As part of the government’s long-term economic plan, a new, stronger, more robust test for migrants who want to claim income-related benefits is being rolled out to Jobcentres across England, Scotland and Wales this week.
This will make sure that only migrants who have a legal right to be in the UK, and plan to contribute to this country, can make a claim for benefits. It is a further step in the government’s ambition to fix the immigration and welfare system so Britain’s economy delivers for people who work hard and play by the rules.
In order to pass the improved Habitual Residence Test, migrants will have to answer more individually-tailored questions, provide more detailed answers and submit more evidence before they will be allowed to make a claim. For the first time, migrants will be quizzed about what efforts they have made to find work before coming to the UK and whether their English language skills will be a barrier to them finding employment.
Secretary of State for Work and Pensions Iain Duncan Smith said:
It is vitally important that we have strict rules in place to protect the integrity of our benefits system.
The British public are rightly concerned that migrants should contribute to this country, and not be drawn here by the attractiveness of our benefits system. And we are taking action to ensure that that is the case.
The roll-out of the new Habitual Residence Test is the first in a series of measures to ensure that we have a fair system: one which provides support for genuine workers and jobseekers, but does not allow people to come to our country and take advantage. It is a crucial part of our long-term plan to secure Britain’s economy.
Migrants are only entitled to claim benefits if they can prove both that they are legally allowed to be here, and that they have sufficient ties to this country to show they are ‘habitually resident’.
The improved test will see the bank of available questions increase by more than 100, while the intelligent IT system will ensure that the number and type of questions asked are tailored to each individual claimant and their personal circumstances.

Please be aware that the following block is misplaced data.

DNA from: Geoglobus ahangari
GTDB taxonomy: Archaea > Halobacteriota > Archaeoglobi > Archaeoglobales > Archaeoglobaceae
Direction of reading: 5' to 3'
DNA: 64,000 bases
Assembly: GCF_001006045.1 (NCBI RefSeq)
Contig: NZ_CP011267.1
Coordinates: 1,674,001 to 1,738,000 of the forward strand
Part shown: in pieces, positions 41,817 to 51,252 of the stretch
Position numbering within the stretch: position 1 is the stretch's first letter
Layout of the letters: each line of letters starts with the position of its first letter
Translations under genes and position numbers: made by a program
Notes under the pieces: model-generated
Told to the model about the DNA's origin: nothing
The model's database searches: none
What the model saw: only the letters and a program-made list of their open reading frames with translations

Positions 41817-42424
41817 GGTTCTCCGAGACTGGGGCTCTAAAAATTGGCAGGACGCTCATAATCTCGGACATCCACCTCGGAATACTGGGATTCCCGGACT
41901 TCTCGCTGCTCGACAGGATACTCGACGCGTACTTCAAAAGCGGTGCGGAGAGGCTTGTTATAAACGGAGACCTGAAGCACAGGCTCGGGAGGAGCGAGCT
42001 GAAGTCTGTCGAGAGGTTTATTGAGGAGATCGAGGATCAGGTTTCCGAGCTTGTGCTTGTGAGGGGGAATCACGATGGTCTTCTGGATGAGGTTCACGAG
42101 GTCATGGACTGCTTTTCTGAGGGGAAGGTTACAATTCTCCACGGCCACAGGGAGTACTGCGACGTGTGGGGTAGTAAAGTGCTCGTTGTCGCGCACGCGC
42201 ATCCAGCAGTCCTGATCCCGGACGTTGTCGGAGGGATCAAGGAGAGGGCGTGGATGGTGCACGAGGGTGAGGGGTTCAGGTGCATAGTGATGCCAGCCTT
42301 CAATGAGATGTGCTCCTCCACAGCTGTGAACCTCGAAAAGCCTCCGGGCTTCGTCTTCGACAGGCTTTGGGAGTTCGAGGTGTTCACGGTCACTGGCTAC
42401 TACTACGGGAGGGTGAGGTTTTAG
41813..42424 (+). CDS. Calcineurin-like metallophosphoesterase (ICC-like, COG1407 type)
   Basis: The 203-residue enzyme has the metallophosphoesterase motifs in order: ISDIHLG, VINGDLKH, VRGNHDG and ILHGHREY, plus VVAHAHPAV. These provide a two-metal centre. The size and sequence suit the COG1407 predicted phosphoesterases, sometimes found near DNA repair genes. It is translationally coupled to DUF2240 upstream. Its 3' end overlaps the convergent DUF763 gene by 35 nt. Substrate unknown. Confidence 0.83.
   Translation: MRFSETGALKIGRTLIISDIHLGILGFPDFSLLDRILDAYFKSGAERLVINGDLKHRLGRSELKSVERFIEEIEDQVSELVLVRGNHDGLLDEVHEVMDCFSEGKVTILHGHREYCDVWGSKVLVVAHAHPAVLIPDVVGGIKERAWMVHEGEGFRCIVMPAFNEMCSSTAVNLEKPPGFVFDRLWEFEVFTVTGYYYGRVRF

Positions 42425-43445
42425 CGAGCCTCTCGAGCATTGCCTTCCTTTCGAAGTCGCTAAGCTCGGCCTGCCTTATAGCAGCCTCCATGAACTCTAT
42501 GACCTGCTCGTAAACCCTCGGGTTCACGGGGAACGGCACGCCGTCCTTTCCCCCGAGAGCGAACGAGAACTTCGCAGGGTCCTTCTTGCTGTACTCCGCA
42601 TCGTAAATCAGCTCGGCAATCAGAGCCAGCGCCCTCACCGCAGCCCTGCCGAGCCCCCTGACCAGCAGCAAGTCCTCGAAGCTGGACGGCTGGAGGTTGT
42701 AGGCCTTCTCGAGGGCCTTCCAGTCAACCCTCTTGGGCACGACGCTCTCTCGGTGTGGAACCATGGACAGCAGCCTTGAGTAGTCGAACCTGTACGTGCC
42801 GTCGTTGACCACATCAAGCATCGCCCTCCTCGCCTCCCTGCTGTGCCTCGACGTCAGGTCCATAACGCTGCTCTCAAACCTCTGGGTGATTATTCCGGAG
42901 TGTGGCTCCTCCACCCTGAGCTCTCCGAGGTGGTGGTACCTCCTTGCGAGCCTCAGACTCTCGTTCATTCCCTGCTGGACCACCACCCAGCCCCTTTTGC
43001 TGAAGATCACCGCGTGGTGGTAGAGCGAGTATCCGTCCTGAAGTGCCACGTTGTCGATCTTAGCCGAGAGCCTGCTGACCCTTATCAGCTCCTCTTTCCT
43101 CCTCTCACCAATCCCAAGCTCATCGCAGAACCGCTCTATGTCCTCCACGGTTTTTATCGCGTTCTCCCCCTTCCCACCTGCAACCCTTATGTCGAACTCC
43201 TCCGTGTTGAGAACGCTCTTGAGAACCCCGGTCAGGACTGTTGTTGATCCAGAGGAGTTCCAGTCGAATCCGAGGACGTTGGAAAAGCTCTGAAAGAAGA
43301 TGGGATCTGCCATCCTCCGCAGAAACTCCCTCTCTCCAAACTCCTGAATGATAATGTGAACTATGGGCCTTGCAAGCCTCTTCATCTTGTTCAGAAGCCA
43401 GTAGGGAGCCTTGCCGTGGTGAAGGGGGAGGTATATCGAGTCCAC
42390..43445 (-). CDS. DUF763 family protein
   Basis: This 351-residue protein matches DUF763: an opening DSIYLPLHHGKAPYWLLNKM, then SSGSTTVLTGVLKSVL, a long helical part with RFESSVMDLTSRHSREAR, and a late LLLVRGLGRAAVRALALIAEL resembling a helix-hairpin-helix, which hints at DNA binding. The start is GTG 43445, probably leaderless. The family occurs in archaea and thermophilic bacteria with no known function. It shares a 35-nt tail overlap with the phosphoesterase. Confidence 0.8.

Migrants wanting to claim benefits will have to provide more comprehensive evidence at the point of their claim. This might include what measures they have taken to establish themselves in the UK by looking at their housing and family situation or by looking at what ties they still have abroad. They will also have to provide more evidence that they are doing everything they can to find a job.
The improved Habitual Residence Test is part of a range of reforms around migrant access to benefits. Other changes which will come in over the next year include:
- time-limiting new JSA claims made by European Economic Area (EEA) jobseekers and retained workers to 6 months unless they can demonstrate they are actively seeking work and have a genuine prospect of work
- ensuring that EEA jobseekers will be unable to access Jobseeker’s Allowance until they have been resident in the UK for 3 months
- ensuring that new EEA jobseekers will be unable to access Housing Benefit
- introducing an earnings threshold to trigger a test which will check that someone isn’t claiming to have, or have had, a job, or be self employed to access benefits
The new Habitual Residence Test will apply to any migrant (including British nationals returning from a period living or working abroad) who has a face-to-face interview at the new claim stage at Jobcentre Plus.
The Habitual Residence Test was originally introduced in 1994 to protect the benefit system from abuse. The aim was to ensure that income-related benefits are paid to people with reasonably close ties to the UK and an intention to settle here.
The test was significantly tightened in May 2004 to include a ‘right to reside’ requirement, based on conditions set out in the European Directives which set out the right of residence.
A person has a ‘right to reside’ if, for example, they are looking for work, are self-employed, a jobseeker, a student or have sufficient resources for themselves and their family members not to become a burden on the social assistance system.
The right to reside element of the test ensures that economically inactive migrants aren’t entitled to benefits.
The improved Habitual Residence Test is in line with EU law.
Statistics published in August 2013 show that as of February 2013, over 5.6 million people were claiming DWP working age benefits. Of these 397,000 (7.0%) are estimated to have been non-UK nationals when they first registered for a National Insurance number. This is an increase of more than 100,000 since 2008 (when the figure was 288,720).
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